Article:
“We are concerned by these allegations and are investigating to ensure that our suppliers are continuing to comply with our strict operating standards, including our protocols for waste management,” a spokesperson from Ralph Lauren told Sourcing Journal, referring to guidelines that also emphasize safe and healthy working environments, voluntary employment and the absence of child labor.

textile offcuts at brick kiln in Cambodia
Toxic chemicals released by burning acrylic garments, plastic bags, hangers, rubber and other waste compromise the health of workers and area residents on a short- and long-term basis.

Clarks said it is undertaking a “thorough” probe of the situation though it believes it has pinned down a “potential” source for the leakage of its materials.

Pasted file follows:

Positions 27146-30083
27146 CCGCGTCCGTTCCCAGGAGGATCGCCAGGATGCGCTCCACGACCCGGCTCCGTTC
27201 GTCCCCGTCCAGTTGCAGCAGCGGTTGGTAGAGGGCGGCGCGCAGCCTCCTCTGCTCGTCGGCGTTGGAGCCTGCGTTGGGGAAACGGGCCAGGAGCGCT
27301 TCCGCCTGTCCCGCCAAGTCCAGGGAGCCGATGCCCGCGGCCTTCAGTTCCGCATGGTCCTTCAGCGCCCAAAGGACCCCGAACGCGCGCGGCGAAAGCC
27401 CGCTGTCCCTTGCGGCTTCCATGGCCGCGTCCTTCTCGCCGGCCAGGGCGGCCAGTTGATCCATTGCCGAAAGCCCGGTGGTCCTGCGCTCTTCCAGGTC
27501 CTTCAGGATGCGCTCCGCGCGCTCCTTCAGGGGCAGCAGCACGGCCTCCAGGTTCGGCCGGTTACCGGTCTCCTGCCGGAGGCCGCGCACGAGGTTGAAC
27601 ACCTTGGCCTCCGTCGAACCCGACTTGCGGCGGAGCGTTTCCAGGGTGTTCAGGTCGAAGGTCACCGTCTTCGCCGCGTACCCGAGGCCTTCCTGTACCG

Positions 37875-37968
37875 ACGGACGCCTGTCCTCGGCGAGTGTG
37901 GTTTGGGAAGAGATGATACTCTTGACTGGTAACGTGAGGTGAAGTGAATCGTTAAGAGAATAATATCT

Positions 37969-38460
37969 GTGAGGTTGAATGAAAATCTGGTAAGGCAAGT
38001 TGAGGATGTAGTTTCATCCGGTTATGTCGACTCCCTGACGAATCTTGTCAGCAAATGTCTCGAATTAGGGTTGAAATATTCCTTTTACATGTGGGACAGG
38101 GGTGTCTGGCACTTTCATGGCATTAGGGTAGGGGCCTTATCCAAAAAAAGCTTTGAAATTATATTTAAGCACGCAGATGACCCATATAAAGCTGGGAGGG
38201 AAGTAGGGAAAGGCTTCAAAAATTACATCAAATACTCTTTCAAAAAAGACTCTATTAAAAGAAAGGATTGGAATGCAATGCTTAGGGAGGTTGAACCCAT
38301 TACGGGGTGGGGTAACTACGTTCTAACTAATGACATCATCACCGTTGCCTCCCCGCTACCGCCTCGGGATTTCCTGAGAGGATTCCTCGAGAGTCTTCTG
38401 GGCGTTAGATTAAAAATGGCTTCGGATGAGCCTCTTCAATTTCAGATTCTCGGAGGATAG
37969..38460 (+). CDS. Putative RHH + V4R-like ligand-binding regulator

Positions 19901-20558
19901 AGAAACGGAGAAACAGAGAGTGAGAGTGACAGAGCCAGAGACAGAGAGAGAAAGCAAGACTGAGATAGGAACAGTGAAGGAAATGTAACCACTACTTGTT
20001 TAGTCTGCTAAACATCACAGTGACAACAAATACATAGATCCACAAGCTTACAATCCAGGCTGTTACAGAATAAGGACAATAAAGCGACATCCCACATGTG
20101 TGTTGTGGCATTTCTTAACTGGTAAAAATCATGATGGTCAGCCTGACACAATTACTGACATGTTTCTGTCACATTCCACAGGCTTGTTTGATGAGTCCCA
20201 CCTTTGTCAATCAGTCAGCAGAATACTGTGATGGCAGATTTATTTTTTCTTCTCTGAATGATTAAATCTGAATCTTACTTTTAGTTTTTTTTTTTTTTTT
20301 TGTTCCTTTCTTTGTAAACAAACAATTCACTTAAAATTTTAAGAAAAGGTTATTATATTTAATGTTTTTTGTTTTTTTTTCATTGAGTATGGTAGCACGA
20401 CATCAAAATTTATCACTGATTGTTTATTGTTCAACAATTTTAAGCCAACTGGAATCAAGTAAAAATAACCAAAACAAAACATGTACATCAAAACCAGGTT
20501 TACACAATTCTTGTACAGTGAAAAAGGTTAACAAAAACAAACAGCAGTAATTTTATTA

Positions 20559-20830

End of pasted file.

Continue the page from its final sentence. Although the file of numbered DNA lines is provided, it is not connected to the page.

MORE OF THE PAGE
“We are conducting a thorough investigation and we believe we have identified the potential source,” a spokesperson said. “We believe this incident to be an exceptional occurrence. Our ongoing investigation has led us to believe that in accordance with our code of practice for suppliers, waste from the relevant Cambodian factories was provided to a government-approved waste services company. We will continue to work with our partners to ensure any waste from our products is disposed of appropriately.”

A representative from Next told Unearthed that its suppliers are not allowed to dispose of rejected, seconds, excess, samples or canceled stock unless it’s sold through official clearance routes. It blamed this “breach” on the possibility that factories in Cambodia are not “adhering to the policy.”